Christopher’s first few paragraphs are essentially vituperative and invective. He complains about what the authors didn’t say. Didn’t he notice that the title containing the word he contests, “genocide,” indicates that the article is focused on the specific question of Washington’s role as a supplier of arms to Israel? He curmudgeonly reprimands the authors for not writing about the question he thinks is important: “how this started,” meaning, of course, the October 7, 2023, Hamas assault on Israel. Read the article, Christopher! It’s about what’s happening now, not eight months or 75 years ago. Had he done his research, he might have noticed that the authors already treated that in at least one earlier article we published.

Christopher fixates on the term “genocide.” He complains they “don’t bother to prove” that there is a genocide. The absurdity of his claim should be obvious to anyone following international news. In January, the International Court of Justice called Israel’s war a “plausible” genocide. A myriad of experts in international relations have gone further. These include Israeli historian and Holocaust scholar Raz Segal and Human Rights Watch co-founder and Holocaust survivor Aryeh Neier.

Perhaps Christopher would have better understood the title of the article he critiques if he had read as far as this sentence: “During the Second World War, the United States proudly called itself the ‘Arsenal of Democracy.’” In other words, in terms of cleverness of allusion, the wordplay in the original article is a serious notch above the facile and meaningless play on colors that equates a “pink” code with “yellow journalism.”

Fair Observer seeks to publish articles that reflect a variety of vantage points, each of which reflects a diversity of cultural, intellectual and political contexts. Cultures famously provide filters that make the same set of facts appear differently to different people. By respecting variety, we justify our claim to fairness. All three authors are American. One alone, however, is a Beltway Republican.

Historical note

The contrast between these two articles helps to illustrate a principle that has existed for many decades as a constant at the core of US culture: a preference for binary oppositions and an impatience with nuance, deemed a time-waster. This produces a Manichean approach to most serious problems. In practical terms, it means that there’s only one thing we need to know when discussing any issue: “Are you for it or against it?”  The Marx Brothers had fun parodying this feature of US culture. In the movie “Horsefeathers,” released in 1932, Groucho embodied this Yankee disgust with nuance in a medley of two songs: “(Whatever It Is,) I’m Against It” and “I Always Get My Man.”

The first paragraph of Christopher’s article makes it clear that whatever the article says, he’s against it. Groucho’s character would be proud of that unambiguous position. He would also appreciate the fact that Christopher tries to “get” not just his “man” but both the woman and the man he deems guilty of “yellow journalism.”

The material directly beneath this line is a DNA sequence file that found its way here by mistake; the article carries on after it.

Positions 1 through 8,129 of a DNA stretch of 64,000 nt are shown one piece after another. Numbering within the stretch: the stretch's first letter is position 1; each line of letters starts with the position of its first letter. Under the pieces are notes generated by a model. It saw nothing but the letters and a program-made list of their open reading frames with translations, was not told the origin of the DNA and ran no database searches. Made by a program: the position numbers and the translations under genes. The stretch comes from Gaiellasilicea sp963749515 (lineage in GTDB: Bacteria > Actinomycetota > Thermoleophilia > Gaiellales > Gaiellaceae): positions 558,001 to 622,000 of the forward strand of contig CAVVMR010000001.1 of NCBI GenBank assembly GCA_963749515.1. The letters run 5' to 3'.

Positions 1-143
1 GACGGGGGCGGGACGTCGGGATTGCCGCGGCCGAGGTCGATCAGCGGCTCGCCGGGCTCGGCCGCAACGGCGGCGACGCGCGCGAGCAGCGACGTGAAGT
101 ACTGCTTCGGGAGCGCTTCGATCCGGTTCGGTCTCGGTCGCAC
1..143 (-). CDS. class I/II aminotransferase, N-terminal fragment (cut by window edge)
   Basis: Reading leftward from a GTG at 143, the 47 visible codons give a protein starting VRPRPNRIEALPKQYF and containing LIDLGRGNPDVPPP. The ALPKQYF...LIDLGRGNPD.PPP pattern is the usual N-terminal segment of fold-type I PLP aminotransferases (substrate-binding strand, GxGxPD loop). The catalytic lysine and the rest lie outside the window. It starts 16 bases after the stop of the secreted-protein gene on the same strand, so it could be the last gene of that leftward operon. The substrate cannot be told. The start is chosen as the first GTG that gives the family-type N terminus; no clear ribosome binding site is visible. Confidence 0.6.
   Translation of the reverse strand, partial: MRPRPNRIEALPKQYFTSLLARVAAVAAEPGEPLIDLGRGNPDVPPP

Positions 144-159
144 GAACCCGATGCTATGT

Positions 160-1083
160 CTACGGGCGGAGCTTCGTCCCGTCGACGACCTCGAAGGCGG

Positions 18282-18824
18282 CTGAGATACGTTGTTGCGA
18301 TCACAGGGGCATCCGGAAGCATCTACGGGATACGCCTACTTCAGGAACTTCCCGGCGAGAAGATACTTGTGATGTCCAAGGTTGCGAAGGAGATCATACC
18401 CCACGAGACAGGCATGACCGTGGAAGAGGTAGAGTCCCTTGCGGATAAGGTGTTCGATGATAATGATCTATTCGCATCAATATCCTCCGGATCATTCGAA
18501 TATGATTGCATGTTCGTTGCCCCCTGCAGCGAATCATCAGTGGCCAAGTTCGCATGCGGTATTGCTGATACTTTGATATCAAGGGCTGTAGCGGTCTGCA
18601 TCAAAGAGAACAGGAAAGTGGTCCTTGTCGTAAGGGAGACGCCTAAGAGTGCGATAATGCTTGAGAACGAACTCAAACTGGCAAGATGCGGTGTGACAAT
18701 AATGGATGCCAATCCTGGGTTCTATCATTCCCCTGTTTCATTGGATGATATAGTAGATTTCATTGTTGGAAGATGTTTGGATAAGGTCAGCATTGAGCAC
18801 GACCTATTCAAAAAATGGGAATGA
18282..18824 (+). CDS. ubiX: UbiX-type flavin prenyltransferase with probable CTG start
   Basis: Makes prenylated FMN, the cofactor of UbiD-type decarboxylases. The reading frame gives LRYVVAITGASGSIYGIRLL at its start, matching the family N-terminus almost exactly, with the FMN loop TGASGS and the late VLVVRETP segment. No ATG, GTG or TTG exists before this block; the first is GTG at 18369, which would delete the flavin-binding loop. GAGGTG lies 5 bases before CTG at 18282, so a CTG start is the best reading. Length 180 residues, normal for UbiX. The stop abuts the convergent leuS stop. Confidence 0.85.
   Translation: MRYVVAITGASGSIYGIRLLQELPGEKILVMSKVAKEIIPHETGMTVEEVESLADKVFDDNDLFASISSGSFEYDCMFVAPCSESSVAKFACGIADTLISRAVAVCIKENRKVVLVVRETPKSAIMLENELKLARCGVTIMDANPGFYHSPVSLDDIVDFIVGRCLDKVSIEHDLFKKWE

As “fair observers,” we should bear in mind that Benjamin and Davies’s article stands as an example of journalism that develops an argument from a non-binary position in multi-dimensional space. Between war and peace, both contained within their own inertia, it posits a third dynamic element: dialogue and resolution. Their position may seem extreme to someone who lives in a binary world. In purely objective terms, it may also be wrong or partial in the way it interprets certain facts since it reflects the authors’ commitment to clearly stated principles. It nevertheless defines a non-binary position and makes its argument by presenting a range of evidence. It puts forward clearly nuanced positions, such as this: “As with all these questions, we do not know the answers, but we should be skeptical of unverified atrocity claims.”

Christopher apparently knows all the answers. He bases his argument on two-dimensional logic, making claims that appear more accurately applied to his own writing than to his target: “Their narrative is wild and unsubstantiated. It’s also illogical.” What follows that accusation is Christopher’s egregious misreading of the point the original article is making.

Critical reading is what makes “fair observation” possible. We should consider it a prerequisite for critical thinking. But, my dear Christopher, try to appreciate that people who confine themselves to a binary, two-dimensional world — whether Republican or Democrat; warmonger or peacenik — will falter when faced with the nuance that comes from the unseen existence of even a third dimension.

*[In the age of Oscar Wilde and Mark Twain, another American wit, the journalist Ambrose Bierce produced a series of satirical definitions of commonly used terms, throwing light on their hidden meanings in real discourse. Bierce eventually collected and published them as a book, The Devil’s Dictionary, in 1911. We have shamelessly appropriated his title in the interest of continuing his wholesome pedagogical effort to enlighten generations of readers of the news. Read more of Fair Observer Devil’s Dictionary.]

The views expressed in this article are the author’s own and do not necessarily reflect Fair Observer’s editorial policy.